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D/S Mira
Det Bergenske Dampskibsselskab, Bergen

(Norwegian Homefleet WW II)

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Mira at Gudvangen - both pics were received from Bjørn Milde, Norway (from his postcard collection).
Note that this external website about D/S Mira has several good pictures of the ship, including a larger version of the photo above.

Tonnage: 1152 gt

Delivered in June 1891 from A & J. Inglis, Glasgow (219), built for the tourist trade to England. 998 gt, 850 tdwt, 202' x 30.1' x 21.2', Tripple exp. 1500 ihp, 12 knots. Lengthened at Stavanger Støberi & Dok in 1907, 1112gt, 910 tdwt, 221.7'. Between 1921 and 1927 she was used in the route to Hamburg. Rebuilt in 1927 at Laksevåg for use in Hurtigruten, new interior and bridge, 12.35 knots at trials. Refrigeration installed in 1932. Used as "reserve ship" from 1937. (From: "Bergenske, byen og selskapet", Dag Bakka Jr.).

Captain: Johan D. Sagen

 WW II: 

Mira is listed in Convoy HN 10B from Norway to the U.K. in Febr.-1940, bound for Newcastle with passengers, fresh fish and mails. Later that month she joined the U.K.-Norway Convoy ON 15, subsequently returning to the U.K. at the beginning of March with Convoy HN 16, again bound for Newcastle with fresh fish, passengers and mail. She's also listed in Convoy ON 19, which left Methil for Norway on March 11-1940 with arrival Norway on the 14th, and towards the end of that month she joined Convoy HN 21, again bound for Newcastle with fresh fish, passengers and mail - follow the links for more info, several Norwegian ships took part in all these convoys.

She was in Convoy ON 24 from the U.K. to Norway in Apr.-1940, and according to the Norwegian website about Mira that I've linked to below she was followed by German aircraft across the North Sea and attacked several times, 4 bombs exploding just a few meters from her (see also this page, giving information on convoys attacked by aircraft). She was still in Bergen when the city was invaded on Apr. 9, and was seized by the Germans, who used her as accommodation vessel for the Kriegsmarine until the winter of 1941, when all available shipping was needed for the coastal traffic.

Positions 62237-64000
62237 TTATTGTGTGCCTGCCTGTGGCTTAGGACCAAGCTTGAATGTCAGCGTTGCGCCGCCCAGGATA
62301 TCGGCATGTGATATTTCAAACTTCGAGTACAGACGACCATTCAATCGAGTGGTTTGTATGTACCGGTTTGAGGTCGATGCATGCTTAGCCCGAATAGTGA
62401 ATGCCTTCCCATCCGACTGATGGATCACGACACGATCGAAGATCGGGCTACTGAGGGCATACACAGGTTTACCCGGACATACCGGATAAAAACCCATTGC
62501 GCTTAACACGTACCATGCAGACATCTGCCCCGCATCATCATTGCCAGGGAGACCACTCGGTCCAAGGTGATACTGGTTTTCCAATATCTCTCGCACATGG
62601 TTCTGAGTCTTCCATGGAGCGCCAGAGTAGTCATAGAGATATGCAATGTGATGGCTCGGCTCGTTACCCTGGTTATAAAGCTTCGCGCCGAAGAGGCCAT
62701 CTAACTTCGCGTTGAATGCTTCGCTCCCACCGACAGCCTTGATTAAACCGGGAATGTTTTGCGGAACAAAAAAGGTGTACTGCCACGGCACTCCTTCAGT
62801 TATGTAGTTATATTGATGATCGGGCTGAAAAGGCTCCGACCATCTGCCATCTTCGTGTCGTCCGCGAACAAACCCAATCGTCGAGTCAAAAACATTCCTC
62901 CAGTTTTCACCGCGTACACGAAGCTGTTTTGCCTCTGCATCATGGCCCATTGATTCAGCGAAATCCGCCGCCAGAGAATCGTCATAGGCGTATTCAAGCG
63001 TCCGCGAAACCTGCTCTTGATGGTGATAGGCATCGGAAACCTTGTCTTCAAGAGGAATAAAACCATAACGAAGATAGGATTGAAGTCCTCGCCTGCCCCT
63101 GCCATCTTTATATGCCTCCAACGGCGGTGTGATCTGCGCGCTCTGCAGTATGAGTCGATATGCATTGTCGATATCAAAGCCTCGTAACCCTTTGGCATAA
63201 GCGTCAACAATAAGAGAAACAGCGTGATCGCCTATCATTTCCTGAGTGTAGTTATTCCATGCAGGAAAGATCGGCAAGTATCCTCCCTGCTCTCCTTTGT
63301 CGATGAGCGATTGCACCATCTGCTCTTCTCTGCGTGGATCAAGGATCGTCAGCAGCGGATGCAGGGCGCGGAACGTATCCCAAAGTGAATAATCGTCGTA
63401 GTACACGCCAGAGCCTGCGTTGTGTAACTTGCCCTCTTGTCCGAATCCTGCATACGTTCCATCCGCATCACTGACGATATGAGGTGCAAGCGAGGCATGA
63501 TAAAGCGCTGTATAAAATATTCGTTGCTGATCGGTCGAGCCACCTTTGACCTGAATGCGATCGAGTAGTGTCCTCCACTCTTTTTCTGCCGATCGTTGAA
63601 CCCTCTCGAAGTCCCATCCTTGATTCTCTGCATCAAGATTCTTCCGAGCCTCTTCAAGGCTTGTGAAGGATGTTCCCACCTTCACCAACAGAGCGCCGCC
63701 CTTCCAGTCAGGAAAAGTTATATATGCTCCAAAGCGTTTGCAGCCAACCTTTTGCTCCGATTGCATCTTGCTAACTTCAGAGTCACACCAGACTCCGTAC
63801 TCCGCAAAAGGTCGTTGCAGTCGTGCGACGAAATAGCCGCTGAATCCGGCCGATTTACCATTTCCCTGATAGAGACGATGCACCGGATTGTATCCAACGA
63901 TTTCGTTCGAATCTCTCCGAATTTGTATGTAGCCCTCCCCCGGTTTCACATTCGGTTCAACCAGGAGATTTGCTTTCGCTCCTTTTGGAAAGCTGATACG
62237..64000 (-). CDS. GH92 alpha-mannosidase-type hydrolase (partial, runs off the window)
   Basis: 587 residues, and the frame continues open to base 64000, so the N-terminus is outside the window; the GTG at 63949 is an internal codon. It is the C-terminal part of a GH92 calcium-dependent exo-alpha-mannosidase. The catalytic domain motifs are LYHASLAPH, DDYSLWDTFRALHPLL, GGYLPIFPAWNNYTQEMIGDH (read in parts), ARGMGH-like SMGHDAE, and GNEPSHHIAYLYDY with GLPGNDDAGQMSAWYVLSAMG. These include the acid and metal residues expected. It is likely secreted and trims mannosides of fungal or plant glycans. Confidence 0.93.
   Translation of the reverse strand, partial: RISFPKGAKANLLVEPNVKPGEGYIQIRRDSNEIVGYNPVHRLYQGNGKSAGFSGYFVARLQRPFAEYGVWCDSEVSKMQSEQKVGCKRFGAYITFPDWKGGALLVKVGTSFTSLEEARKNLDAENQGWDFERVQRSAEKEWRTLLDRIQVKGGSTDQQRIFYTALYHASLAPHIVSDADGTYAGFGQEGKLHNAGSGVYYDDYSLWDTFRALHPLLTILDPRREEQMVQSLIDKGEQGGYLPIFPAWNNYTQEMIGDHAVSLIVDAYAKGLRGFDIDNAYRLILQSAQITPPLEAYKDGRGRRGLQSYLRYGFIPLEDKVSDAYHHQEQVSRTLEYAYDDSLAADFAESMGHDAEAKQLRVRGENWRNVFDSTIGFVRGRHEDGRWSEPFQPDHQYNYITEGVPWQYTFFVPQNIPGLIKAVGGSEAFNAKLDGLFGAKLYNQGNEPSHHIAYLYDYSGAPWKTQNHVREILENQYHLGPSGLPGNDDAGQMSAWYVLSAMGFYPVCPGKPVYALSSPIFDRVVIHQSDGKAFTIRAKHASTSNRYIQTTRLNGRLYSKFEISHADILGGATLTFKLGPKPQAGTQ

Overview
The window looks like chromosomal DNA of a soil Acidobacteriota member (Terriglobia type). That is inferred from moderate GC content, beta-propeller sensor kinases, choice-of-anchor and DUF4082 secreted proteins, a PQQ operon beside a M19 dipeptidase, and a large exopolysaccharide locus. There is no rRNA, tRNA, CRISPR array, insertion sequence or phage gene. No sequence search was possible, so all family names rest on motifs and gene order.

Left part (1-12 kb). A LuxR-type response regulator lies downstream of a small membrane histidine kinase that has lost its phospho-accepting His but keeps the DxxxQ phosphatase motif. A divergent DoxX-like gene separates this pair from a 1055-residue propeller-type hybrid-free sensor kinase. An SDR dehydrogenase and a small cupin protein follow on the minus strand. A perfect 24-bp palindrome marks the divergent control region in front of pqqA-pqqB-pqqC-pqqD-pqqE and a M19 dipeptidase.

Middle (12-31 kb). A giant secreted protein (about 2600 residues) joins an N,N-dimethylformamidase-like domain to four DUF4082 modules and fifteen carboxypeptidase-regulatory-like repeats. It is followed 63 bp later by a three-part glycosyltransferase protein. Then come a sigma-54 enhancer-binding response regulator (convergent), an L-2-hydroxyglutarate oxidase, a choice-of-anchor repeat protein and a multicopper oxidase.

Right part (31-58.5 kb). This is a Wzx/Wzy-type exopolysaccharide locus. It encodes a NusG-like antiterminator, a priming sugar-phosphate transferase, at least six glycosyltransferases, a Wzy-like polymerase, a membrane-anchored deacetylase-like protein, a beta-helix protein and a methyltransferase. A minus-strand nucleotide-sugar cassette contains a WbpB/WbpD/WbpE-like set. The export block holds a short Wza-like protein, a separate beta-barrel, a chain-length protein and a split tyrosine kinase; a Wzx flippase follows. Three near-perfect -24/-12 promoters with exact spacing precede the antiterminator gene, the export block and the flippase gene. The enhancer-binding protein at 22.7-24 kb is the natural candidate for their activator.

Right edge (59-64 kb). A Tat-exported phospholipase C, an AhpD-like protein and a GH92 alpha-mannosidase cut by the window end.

Mira was shelled and eventually sunk by the British destroyer HMS Bedouin on March 4-1941, when on a voyage from Svolvær to Narvik. Bedouin was in the area in connection with the first allied raid on Lofoten. Mira was stopped, lifeboats were launched and the ship abandoned; 12 were injured (incl. 3 crew members and 3 German soldiers), 2 missing. The destroyer's crew helped in the rescue work and gave medical care to those who were injured, but 4 died. The external website mentioned above has Bedouin's report on this incident in English, as well as statements by Captain Johan Sagen, 1st Mate William Holthe (on the bridge with the pilot at the time), 2nd Mate Ivar Ivarsen, 2nd Engineer Harald J. Høydal, boatswain Lauritz Jakobsen, and the coastal pilot Alfred Jensen from the subsequent hearings held in Svolvær the day after the sinking. There are also some stories told by the passengers on board at the time (this in Norwegian).

Related external links:
D/S Mira - This website discusses the ship's history extensively and has several pictures. The text is in Norwegian, except for Bedouin's report on page 3, which is in English - scroll down to "Claymore", the code name for the allied operation in Lofoten (this report states that Mira did not stop following the warning shots). The site says she had been placed in the Bergen-Newcastle service in Sept.-1939.

Operation Claymore

Mira - another website for divers - text in Norwegian and English.

2 who died - At first glance it looks like 16 are listed here, but I discovered that only the 6th and 8th person on the list were from Mira, Seaman Ivar Jakobsen and Nils Mikal Kampen. All the rest were from Miranda. The Norwegian text says Mira was on a voyage from Svolvær to Narvik when she was attacked by the British destroyer Bedouin off Brettenes during the allied raid on Svolvær. Bedouin fired a warning shot to get her to stop, but when she continued another shot was fired into her bow. She still continued so the destroyer opened fire again, killing 1 of the crew and 3 passengers, injuring 12, and otherwise damaging her so badly she had to stop. The passengers and crew went in the lifeboats and she was sunk. It was said that the reason she didn't stop was that a German officer with a gun in his hand had forced the captain to keep going (there's no mention of this in the statements from the maritime hearings - besides, the captain was not on the bridge at the time of attack). The people in the lifeboats were picked up by Bedouin. 3 of the injured later died at a hospital, 1 of them in Aberdeen where some of them had been taken. A German officer and 12 soldiers were also taken to the U.K.

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